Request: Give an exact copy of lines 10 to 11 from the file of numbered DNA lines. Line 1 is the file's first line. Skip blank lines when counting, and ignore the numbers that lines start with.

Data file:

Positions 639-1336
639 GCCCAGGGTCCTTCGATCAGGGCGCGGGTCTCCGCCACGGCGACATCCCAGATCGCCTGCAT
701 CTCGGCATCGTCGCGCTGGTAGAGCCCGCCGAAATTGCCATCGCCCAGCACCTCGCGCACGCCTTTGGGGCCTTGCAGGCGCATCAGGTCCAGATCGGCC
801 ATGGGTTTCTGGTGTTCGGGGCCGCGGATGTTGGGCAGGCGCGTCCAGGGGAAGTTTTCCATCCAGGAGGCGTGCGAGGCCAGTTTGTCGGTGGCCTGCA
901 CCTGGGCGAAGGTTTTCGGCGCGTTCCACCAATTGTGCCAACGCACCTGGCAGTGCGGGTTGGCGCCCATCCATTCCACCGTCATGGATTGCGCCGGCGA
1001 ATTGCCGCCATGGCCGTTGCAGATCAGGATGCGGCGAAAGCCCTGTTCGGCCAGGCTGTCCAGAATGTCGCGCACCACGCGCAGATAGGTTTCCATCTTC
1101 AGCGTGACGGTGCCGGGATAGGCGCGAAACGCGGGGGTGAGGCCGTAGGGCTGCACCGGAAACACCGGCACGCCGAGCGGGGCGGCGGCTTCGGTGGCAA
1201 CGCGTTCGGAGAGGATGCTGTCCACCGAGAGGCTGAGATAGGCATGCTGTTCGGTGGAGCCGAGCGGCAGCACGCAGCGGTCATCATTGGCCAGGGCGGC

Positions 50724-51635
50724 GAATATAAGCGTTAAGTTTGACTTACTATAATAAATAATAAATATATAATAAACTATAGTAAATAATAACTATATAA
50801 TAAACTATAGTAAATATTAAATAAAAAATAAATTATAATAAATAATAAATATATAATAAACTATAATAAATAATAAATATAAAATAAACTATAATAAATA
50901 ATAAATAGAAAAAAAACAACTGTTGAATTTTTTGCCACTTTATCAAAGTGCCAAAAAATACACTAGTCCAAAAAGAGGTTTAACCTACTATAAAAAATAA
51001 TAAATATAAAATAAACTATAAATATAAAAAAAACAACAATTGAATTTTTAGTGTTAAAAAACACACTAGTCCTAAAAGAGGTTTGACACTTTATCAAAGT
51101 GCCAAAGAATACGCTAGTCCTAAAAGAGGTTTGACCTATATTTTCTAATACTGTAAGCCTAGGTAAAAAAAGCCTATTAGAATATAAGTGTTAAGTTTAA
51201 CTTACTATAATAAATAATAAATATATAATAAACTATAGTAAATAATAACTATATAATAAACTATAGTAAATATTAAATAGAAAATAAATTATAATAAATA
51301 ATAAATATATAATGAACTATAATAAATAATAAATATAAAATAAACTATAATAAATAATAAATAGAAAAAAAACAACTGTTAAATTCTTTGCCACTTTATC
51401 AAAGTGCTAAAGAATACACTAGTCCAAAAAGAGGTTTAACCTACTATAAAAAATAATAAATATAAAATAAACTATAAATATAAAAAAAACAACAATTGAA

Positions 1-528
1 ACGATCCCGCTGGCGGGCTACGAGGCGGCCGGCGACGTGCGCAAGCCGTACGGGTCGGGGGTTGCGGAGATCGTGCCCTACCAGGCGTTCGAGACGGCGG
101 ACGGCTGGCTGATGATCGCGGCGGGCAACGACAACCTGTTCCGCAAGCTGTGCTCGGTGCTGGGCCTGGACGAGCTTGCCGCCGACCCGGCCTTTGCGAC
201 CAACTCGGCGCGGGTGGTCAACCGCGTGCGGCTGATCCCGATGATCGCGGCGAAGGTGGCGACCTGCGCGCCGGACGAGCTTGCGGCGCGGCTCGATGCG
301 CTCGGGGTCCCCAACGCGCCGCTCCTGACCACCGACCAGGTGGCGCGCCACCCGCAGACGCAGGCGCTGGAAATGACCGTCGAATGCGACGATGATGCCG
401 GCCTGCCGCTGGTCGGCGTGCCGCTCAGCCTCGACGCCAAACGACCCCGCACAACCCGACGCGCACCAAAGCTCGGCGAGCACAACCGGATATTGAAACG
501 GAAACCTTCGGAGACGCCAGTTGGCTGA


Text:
50724 GAATATAAGCGTTAAGTTTGACTTACTATAATAAATAATAAATATATAATAAACTATAGTAAATAATAACTATATAA
50801 TAAACTATAGTAAATATTAAATAAAAAATAAATTATAATAAATAATAAATATATAATAAACTATAATAAATAATAAATATAAAATAAACTATAATAAATA